Run time: 108 mins
In Theaters: Friday 11th May 2001
Distributed by: DEJ Productions
Production compaines: Copperheart Entertainment
Contactmusic.com: 3.5 / 5
Rotten Tomatoes: 89%
Fresh: 49 Rotten: 6
IMDB: 6.8 / 10
Director: John Fawcett
Starring: Emily Perkins as Brigitte 'B' Fitzgerald, Katharine Isabelle as Ginger Fitzgerald, Kris Lemche as Sam, Mimi Rogers as Pamela Fitzgerald, Jesse Moss as Jason McCardy, Danielle Hampton as Trina Sinclair, John Bourgeois as Henry, Peter Keleghan as Mr. Wayne, Christopher Redman as Ben, Jimmy MacInnis as Tim
The film is very reminiscent of Carrie, where its protagonist has to deal with the uncontrollable changes of her body and soul as a cruel and unforgiving world bears witness to the unexplainable metamorphosis taking place. Fawcett's flick is also a snappy combination of An American Werewolf in London and Clueless. Intelligent and keenly wry, Ginger Snaps is a vibrant showcase that puts a bite into the imagination of its spellbound audience.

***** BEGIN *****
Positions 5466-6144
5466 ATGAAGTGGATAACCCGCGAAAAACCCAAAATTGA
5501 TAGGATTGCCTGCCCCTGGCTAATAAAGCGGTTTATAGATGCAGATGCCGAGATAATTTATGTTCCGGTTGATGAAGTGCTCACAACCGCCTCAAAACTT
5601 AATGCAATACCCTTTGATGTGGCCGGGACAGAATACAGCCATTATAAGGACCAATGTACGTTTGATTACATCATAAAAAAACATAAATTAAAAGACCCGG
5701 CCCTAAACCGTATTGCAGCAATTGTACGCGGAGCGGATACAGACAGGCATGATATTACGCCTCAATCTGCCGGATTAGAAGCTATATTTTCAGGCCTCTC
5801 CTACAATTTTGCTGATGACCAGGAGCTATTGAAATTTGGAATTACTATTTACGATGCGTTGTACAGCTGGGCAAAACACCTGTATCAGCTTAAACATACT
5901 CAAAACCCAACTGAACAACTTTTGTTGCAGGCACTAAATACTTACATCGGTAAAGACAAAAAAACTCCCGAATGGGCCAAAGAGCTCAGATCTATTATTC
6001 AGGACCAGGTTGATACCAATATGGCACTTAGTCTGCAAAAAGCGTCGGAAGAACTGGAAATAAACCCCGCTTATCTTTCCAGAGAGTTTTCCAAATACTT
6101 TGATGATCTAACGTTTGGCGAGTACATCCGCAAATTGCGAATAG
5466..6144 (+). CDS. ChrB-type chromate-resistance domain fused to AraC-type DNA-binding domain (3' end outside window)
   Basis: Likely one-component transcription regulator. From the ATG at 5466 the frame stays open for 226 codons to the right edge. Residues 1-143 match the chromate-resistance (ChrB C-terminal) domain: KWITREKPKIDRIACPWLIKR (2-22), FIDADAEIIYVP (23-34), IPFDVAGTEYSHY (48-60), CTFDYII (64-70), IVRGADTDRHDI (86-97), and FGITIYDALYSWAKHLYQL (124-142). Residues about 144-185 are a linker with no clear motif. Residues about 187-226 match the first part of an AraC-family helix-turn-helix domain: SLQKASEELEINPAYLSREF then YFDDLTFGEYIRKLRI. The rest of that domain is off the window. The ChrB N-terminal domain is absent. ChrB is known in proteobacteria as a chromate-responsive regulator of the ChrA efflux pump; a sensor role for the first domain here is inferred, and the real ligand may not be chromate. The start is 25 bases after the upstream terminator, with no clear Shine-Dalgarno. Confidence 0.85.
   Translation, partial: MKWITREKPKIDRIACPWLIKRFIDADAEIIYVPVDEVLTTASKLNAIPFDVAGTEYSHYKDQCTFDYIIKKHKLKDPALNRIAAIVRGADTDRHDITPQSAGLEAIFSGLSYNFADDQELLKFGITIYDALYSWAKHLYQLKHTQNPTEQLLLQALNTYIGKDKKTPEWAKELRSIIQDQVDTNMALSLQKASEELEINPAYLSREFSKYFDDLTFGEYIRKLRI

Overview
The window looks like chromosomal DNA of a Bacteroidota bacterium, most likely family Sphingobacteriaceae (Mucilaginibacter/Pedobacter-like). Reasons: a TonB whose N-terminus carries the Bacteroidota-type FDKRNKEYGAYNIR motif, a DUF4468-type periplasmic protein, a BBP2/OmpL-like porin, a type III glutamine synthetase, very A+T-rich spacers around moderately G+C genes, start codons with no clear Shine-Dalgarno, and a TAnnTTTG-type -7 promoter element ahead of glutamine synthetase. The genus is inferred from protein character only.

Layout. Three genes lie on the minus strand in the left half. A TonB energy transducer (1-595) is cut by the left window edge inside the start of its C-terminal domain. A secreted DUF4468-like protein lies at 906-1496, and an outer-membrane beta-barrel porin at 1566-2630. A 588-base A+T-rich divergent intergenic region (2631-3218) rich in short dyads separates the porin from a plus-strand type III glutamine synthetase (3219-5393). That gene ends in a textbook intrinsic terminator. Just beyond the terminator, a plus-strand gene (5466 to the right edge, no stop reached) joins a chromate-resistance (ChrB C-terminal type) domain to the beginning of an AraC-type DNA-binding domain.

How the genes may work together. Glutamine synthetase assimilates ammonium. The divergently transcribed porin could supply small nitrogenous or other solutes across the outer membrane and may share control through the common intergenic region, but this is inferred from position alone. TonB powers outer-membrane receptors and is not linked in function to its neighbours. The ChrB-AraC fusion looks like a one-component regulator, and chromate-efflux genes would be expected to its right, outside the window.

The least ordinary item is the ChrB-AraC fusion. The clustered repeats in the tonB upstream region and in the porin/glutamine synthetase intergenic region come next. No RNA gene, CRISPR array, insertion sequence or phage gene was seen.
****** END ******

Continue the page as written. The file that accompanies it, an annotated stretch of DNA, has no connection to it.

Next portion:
There's 16-year-old Ginger (Katharine Isabelle) and her younger sibling, 15-year-old Brigitte (Emily Perkins). The pair are outcasts who exist in their suburban surroundings with nowhere to go. They maintain this depressed state of mind, and their fascination with death appears too morbid to even try to comprehend. Both Ginger and Brigitte are on a path of self-destruction. Because the Fitzgerald gals are considered uniquely freakish, no one wants to give them the time of day -- they even have a suicide pact.
Puberty is knocking at Ginger's door when she experiences her first period. Shortly thereafter, the poor girl is overcome with terror when a rabid werewolf attacks her. Somehow, this regrettable episode turns into something surrealistic yet invigorating for Ginger as she starts to undergo this amazing transformation. Soon she feels alive and willing to embrace all that has contributed to her new lust for life. But along with the low self-esteem that's being replaced by this restored sense of confidence, Ginger assumes another kind of resurgence. Physically, her body is becoming hairier, her teeth sharper, and her disposition moodier. Care to guess what this means?
Caustic and refreshingly twisted, Ginger Snaps is a frightening fable that puts a credible spin on an otherwise tired horror film premise. Fawcett gets the movie functioning on a brainy level because he can satirize and stigmatize the overall angst of growing pains. It's altogether devilishly cunning. While Ginger Snaps is occasionally flawed and doesn't necessarily explore new territory in the werewolf genre, it does have a fiery spunk that gives it a pensive, jolting distinction.